Preposterous, right? I mean, this was the day the winds swirled and the course showed some teeth and all of the Open pretenders were to be swiped out to the Irish Sea. That would include all 59-year-olds. Heck, another guy from Stanford, the No. 1 player in the world, unleashed two poor 3-woods and suddenly was packing for Florida.

But Watson is strategically plotting his way around Turnberry. Again. He makes five bogeys on the front nine but recovers nicely, shooting 32 coming home. A bomb across the green vanishes into the cup at the final hole, and the crowd is on its feet, saluting this small but sturdy man whom they’d adopted some 34 years earlier at Carnoustie.

This is storybook stuff. The oldest man ever to win the Open was another Old Tom, that one Old Tom Morris, who was 46 years, 99 days when he won the champion’s belt at Prestwick in the ’60s. That would be the 1860s. Oldest man to win any major? Julius Boros, who won the PGA at 48. You just don’t shatter an age record by 11 years. That would be like running the 2-minute mile.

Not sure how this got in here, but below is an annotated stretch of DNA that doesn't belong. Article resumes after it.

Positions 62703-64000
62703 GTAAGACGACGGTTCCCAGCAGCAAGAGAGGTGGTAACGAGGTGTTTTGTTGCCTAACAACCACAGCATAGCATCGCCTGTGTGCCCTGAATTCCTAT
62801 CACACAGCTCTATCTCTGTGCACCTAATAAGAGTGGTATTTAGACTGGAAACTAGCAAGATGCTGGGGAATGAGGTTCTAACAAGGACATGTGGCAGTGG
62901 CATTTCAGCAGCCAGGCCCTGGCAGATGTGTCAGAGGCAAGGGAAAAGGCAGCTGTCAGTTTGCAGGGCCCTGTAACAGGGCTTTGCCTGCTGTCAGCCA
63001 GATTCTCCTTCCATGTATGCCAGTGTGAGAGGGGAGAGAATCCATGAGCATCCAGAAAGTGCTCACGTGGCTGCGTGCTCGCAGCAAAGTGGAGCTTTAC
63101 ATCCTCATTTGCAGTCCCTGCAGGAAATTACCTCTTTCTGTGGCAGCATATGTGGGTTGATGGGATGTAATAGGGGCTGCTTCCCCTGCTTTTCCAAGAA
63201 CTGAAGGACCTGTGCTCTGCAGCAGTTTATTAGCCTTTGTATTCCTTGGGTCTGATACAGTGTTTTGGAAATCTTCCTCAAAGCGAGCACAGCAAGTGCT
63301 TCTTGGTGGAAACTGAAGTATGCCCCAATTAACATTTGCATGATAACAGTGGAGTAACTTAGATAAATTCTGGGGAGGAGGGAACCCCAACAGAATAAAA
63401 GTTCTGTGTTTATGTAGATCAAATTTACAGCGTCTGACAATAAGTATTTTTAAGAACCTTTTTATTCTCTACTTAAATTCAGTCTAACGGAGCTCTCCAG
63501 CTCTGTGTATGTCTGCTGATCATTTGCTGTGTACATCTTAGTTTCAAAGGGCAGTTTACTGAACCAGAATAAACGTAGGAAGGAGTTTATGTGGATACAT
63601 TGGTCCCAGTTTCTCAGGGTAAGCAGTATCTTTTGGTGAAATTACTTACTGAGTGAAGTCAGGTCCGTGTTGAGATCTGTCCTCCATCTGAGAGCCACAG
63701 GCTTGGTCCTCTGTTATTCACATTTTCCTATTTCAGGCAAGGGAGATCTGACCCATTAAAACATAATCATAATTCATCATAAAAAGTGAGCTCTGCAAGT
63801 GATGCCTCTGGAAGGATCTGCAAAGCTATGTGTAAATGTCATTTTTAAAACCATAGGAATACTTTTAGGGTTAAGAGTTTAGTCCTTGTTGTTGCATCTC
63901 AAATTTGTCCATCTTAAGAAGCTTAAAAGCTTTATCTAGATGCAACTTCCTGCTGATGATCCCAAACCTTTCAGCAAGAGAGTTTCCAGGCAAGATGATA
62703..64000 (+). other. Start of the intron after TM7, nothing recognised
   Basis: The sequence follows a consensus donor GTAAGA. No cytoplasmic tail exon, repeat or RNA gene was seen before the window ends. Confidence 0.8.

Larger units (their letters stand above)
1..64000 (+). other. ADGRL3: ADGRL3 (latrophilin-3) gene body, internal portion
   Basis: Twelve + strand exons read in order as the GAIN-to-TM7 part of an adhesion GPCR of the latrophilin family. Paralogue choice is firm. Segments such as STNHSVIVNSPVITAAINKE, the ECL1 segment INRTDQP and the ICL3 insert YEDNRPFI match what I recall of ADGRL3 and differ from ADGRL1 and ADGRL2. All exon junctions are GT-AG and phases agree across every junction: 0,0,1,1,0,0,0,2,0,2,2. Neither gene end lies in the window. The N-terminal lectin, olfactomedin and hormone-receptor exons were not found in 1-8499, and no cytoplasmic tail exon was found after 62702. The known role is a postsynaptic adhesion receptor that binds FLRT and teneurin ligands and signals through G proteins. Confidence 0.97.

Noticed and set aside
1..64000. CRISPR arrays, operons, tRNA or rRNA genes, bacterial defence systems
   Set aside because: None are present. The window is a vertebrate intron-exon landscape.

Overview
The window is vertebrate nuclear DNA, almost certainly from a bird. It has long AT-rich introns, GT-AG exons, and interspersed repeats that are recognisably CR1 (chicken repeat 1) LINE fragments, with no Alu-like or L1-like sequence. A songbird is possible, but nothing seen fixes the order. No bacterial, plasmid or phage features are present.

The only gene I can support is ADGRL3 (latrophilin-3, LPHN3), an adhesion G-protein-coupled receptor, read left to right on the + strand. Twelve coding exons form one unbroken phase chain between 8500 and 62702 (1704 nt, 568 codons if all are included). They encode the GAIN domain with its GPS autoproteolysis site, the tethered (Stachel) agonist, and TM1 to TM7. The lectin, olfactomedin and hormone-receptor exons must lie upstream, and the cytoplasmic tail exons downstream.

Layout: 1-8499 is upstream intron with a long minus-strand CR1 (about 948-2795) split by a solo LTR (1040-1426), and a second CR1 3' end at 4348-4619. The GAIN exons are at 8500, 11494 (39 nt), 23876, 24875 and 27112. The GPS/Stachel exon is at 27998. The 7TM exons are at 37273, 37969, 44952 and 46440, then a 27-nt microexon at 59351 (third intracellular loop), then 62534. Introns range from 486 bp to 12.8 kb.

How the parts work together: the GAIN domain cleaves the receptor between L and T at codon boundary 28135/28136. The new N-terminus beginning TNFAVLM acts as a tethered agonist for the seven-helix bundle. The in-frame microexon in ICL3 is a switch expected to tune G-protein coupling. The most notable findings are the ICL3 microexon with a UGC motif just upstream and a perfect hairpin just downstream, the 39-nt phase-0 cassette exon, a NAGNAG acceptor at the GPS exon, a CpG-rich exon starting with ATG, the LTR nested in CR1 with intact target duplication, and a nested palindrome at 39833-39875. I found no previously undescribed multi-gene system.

Luckily, it’s all just a dream.

• • • 

It’s Sunday, the wee hours, and I’m dreaming again. It’s Old Tom (Watson, that is) and he’s got a share of the lead through 54 holes. He’s teeing off so late in the day, he hardly knows what to do with himself. So he reads up on global climate. What’s the Open climate?

For Watson, very warm. Not in the brisk, chilled breezes of a Turnberry afternoon, but in support that wraps around him like a heavy Scottish shawl. Old Tom is winning the Open Championship. The crowd loves it. Young. Old. Everyone between.

“Toom,” they yell out to him in thick Scottish brogues. “You can do this, Toom!”